In the last few years, the UK has made a point of becoming one of the most attractive countries for the space sector. Its intention is to build upon the solid foundations of its production and design industries to move towards launches and more. Some of its ambitious goals include 100,000 jobs in space, and a 10% global market share, by 2030.
While this is achievable in theory, the recent dramatic push towards a larger space industry has highlighted a skills gap between what’s currently available and what’s needed.
To understand the potential solutions, let’s look at the current skills gaps and what this means for the UK’s space industry.
It should come as no surprise that highly skilled professionals are needed to make breakthroughs in space exploration, satellite technology, and more. The space industry has undergone major changes in the last few years thanks to the development of reusable rockets and the push to revisit the Moon and land on Mars.
But the state of the UK’s education and recruitment efforts are significant barriers affecting our ability to keep up. According to the UK Space Agency’s Space Sector Skills Survey 2020, 86% of respondents claimed to have gaps in their engineering and scientific functions, and 43% had skills gaps in their managerial roles.
There are arguably too many specific skills to discuss here, but some of the most significant examples include the following:
Along with specific hard skills, the Space Skills Alliance found that many space companies look for communication and transferrable skills in their hires. These can include anything from “hard” skills such as data analysis and problem-solving to “softer” skills like communication and writing competency.
The bottom line is that, currently, many recent graduates come out of university with qualifications that address some – but not all – areas of space-focused job requirements. It’s unreasonable to think of this educational mismatch as a problem unique to the space industry. Far from it, in fact, as many STEM fields have a lack of digital skills.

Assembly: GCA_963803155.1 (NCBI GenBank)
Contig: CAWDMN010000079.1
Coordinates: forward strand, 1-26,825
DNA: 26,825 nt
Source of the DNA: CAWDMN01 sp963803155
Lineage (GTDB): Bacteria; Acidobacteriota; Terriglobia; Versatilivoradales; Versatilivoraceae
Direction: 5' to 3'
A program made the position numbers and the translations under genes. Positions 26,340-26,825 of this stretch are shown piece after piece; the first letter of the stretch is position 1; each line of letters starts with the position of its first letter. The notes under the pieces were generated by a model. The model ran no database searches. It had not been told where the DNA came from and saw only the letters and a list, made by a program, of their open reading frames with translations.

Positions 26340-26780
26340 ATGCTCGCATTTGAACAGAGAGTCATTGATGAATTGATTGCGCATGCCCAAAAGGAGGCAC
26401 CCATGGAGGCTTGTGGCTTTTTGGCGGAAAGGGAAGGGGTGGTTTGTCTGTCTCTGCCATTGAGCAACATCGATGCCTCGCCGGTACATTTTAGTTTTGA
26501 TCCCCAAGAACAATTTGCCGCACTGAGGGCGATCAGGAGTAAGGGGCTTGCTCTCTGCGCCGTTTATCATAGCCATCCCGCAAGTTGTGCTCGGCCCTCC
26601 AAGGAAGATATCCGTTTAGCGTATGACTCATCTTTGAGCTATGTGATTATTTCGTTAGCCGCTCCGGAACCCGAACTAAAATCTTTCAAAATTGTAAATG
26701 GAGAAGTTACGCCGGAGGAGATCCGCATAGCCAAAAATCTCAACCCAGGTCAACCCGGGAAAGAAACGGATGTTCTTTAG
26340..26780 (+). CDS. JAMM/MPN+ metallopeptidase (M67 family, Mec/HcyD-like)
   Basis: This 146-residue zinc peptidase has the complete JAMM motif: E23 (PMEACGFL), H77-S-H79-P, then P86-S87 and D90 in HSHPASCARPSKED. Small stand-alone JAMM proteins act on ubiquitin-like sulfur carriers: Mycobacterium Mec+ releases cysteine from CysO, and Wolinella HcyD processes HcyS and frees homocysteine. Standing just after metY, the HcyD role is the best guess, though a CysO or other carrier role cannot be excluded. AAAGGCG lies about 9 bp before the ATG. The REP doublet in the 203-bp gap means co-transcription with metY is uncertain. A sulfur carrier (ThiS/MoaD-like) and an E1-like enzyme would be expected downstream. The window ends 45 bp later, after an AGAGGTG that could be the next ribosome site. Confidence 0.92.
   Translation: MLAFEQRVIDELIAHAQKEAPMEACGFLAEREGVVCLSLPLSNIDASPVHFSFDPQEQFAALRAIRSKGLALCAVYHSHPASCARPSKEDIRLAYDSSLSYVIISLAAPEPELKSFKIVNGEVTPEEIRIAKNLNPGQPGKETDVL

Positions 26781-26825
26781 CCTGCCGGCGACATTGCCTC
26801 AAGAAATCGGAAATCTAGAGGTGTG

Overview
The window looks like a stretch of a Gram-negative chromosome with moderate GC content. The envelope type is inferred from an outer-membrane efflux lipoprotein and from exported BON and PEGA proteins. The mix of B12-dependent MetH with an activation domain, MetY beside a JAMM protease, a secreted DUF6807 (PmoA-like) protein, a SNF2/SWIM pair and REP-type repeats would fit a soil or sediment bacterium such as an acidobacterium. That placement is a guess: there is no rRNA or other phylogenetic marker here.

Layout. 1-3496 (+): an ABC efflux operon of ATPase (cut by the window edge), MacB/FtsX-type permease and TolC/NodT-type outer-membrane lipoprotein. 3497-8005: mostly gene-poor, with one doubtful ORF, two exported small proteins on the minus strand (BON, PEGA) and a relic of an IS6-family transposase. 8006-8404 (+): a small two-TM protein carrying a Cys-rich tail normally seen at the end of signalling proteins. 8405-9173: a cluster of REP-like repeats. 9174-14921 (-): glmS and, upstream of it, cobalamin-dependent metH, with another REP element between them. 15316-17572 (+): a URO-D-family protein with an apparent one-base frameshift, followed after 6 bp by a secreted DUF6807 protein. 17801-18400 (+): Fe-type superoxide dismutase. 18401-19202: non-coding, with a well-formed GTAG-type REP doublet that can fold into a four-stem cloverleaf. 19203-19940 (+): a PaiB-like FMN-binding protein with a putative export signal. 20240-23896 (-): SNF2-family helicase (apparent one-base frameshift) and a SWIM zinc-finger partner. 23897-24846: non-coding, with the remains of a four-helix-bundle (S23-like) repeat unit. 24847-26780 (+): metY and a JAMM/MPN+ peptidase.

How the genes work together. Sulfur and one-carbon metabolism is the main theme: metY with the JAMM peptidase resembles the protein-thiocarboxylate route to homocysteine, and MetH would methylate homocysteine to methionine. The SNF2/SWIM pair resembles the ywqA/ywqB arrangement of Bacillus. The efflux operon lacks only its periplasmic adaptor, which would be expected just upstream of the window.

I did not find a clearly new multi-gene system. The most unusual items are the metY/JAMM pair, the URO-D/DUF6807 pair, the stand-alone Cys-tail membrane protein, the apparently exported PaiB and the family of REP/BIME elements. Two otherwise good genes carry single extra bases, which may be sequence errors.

Aside from digital skills, there’s also the common issue of a delay in educational courses matching up with industry demand. After all, there’s little need to offer a specific space engineering course if there are few jobs available for graduates. While this is a generalisation, it’s a contributing factor that should ease as more investment is poured into the UK’s space industry.
According to the Space Skills Alliance, the current skills gap means it’s unlikely the UK will have 30,000 space jobs by 2030. This basically summarises the results of any skills gap: a lack of skills means a lack of applicants and, in turn, a lack of growth.
But it’s not all doom and gloom. The Space Skills Alliance exists to address this exact problem, and it’s doing good work highlighting issues related to skills and applicant bias. Hopefully, despite a slight delay, the UK should be able to see its 10% market share in the not-too-distant future.
Make sure you do your part, though. If you’re interested in the space sector, look to engage with educational opportunities and assess your transferrable skills; they’re in high demand with space-focused companies.
The Space Skills Alliance is an invaluable resource for seeing how you could help in the space industry. And, of course, reach out to us at KDC Resource for more information on available roles and help to make your mark on the UK’s space industry.